Telecom and media stocks generally offer better yields than the market average, but their performance as a sector has been mixed.
There are 50 telecom and media stocks traded in Canada. To sharpen the selection we set a market cap requirement of $50-million, which left 32 listings, removing smaller players such as NeuLion , an online video provider. We also screened out companies that were unprofitable in their last fiscal quarter, which left us with 20 stocks.
The first such measurement is called StarMine SmartEstimate, which is a proprietary blend of analysts' estimates that aims to more accurately forecast upcoming results than the consensus estimate. It gives a weighting to each analyst's estimate according to his or her past accuracy. SmartEstimate also gives greater emphasis to the timeliest forecasts and less to those that have not been updated for a lengthy period.
Our screen lists the degree of change, up or down, in the SmartEstimate for each company's EPS this year, measured as a percentage of the original forecast. This column gives an idea of which way momentum is going for the stock. Most of the companies listed show only small changes.
The percentage difference between the SmartEstimate and the consensus estimate of the Street, called the mean, produces another StarMine metric called the Predicted Surprise. Stocks with positive surprises tend to have above-average price performance. Stocks with negative surprises tend to underperform the market, according to StarMine. Again, the amount of variance for the telecom and media sector is quite small compared with some of the other sectors we have screened in the past.
The third StarMine measurement applied to this screen is the Analyst Revisions Model, or ARM, which is a measure of the change in analyst sentiment ranging between 1 and 100, with 100 representing the highest rank.
The ARM looks at changes in the consensus over multiple time frames and not just for earnings, but also EBITDA and revenue revisions. It also takes into account the Predicted Surprise percentage shift on these various measures. When this score is near the top (100 - the highest ranking) or bottom (1 - the lowest ranking) of its range, it is highly predictive of future earnings revisions up or down and helps investors anticipate these events, StarMine says.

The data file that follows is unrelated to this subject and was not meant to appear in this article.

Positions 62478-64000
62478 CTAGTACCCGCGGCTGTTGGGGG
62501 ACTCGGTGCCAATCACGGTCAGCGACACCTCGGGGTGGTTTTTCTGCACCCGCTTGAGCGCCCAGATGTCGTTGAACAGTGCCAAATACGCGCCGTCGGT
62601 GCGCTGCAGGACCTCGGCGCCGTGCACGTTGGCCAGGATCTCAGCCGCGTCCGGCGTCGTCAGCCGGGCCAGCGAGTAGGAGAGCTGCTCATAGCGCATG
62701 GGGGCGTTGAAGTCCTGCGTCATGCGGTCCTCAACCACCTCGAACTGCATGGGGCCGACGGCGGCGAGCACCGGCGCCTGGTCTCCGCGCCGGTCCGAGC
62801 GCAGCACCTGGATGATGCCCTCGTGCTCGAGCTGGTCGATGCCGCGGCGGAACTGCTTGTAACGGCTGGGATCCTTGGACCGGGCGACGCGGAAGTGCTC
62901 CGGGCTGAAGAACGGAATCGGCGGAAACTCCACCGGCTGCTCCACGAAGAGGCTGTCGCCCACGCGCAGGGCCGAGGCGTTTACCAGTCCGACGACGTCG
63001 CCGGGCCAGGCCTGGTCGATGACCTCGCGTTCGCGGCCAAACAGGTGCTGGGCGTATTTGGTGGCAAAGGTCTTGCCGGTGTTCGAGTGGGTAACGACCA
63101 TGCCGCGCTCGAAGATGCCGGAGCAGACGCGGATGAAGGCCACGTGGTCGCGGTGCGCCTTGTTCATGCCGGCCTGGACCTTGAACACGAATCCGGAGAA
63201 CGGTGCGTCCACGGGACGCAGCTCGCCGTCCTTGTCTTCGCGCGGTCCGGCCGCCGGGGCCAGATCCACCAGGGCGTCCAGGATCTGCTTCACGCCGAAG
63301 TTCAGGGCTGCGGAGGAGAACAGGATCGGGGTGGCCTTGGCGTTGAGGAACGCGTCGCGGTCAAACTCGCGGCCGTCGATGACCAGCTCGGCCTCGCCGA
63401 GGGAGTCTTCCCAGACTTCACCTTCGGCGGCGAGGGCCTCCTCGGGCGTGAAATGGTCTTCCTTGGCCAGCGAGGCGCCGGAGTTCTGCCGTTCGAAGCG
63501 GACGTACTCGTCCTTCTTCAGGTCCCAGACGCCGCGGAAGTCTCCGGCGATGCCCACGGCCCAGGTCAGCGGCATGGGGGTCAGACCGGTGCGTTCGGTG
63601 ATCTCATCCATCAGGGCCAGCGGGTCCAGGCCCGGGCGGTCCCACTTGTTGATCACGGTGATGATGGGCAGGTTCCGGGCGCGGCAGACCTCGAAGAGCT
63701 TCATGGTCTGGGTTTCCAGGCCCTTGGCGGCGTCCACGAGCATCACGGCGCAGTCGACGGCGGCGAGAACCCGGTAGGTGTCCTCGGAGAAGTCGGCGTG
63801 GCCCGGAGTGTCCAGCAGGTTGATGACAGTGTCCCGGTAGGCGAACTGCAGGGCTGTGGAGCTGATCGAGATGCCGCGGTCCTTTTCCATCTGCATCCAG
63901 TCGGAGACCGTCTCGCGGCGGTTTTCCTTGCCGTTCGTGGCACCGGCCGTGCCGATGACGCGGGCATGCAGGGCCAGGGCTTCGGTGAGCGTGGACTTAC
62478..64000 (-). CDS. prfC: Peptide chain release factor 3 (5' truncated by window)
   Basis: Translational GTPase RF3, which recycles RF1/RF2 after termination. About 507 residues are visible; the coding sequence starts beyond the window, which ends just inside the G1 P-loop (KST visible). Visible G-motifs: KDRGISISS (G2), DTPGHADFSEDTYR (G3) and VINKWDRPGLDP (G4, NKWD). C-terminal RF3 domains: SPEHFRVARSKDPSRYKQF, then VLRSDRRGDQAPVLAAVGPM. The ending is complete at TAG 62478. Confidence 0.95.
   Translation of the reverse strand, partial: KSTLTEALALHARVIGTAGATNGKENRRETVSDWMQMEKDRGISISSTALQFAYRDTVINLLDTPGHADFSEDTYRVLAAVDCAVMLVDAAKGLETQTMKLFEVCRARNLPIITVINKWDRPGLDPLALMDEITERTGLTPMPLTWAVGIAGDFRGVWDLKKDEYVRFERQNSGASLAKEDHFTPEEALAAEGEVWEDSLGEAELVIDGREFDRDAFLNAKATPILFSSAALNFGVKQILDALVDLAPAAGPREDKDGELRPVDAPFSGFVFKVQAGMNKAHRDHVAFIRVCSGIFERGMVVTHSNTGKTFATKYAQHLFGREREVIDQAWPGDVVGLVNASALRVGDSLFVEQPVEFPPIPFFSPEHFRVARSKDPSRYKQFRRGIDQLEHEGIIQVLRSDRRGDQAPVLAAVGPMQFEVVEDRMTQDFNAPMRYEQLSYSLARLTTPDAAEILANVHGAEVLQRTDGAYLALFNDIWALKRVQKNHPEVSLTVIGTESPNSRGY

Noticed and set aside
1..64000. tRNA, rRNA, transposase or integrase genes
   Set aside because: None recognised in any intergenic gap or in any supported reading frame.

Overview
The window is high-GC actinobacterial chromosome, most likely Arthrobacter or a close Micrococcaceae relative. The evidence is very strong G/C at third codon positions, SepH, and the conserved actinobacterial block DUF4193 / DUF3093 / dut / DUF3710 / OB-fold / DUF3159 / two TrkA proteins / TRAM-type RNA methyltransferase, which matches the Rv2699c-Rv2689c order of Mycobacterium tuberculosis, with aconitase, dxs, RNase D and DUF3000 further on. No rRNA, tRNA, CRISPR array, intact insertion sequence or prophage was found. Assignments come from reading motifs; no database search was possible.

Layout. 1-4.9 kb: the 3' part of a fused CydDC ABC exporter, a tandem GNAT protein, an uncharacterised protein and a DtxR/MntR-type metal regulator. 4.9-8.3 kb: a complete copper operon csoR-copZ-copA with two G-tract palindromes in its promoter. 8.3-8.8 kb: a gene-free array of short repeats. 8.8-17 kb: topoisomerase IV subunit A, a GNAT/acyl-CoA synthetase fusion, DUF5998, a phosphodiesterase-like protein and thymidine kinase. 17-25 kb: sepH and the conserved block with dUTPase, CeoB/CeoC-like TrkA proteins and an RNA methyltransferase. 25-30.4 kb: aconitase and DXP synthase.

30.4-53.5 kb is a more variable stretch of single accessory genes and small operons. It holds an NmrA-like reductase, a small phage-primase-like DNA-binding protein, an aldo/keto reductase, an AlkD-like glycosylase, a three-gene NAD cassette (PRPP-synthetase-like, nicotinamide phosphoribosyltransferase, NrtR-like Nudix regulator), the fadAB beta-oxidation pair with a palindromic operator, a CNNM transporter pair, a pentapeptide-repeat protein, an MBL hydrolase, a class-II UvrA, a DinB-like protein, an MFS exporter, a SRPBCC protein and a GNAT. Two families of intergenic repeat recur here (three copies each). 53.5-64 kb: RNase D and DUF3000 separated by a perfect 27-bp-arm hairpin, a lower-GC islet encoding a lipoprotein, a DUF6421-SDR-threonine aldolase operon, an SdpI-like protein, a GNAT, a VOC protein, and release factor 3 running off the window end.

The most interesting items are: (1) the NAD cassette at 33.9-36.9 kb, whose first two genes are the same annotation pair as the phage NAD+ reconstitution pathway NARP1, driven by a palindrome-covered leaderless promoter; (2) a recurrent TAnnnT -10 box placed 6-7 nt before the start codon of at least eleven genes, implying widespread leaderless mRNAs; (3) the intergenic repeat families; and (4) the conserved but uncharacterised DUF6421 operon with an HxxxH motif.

The screen ranks the companies by their ARM scores, and there is a wide range in the numbers, from 95 for Shaw Communications down to 12 for Yellow Media .
Calgary-based Shaw is actually something of a paradox. The company boasts the highest ARM score but has a slightly negative predicted surprised. Shaw has been losing cable customers to rival Telus Corp.'s new Internet protocol-based TV product. Sentiment has recently improved after the new CEO, Brad Shaw, released better-than-expected quarterly results in June, in part by playing up the company's Internet service. But some analysts worry about the company's ability to make price increases stick in today's competitive market.
Montreal-based Cogeco Cable lands second on the list. Unlike Shaw, Cogeco has been spared some of the competitive pressure from regional telecom incumbents. The company's core markets fall largely outside the areas where BCE Inc. plans to introduce its Internet-protocol television.
Broadly speaking, stocks on the top half of the list have momentum and are trading near their 52-week highs, while those on the lower half hover close to their one-year lows.
At the bottom of the screen is Yellow Media, whose stock delivered one of the worst performances on the S&P/TSX in the first half of 2011, second only to that of Sino Forest shares. Some analysts worry that Yellow Media's growth in new online revenue is only partially mitigating the erosion of print advertising revenue.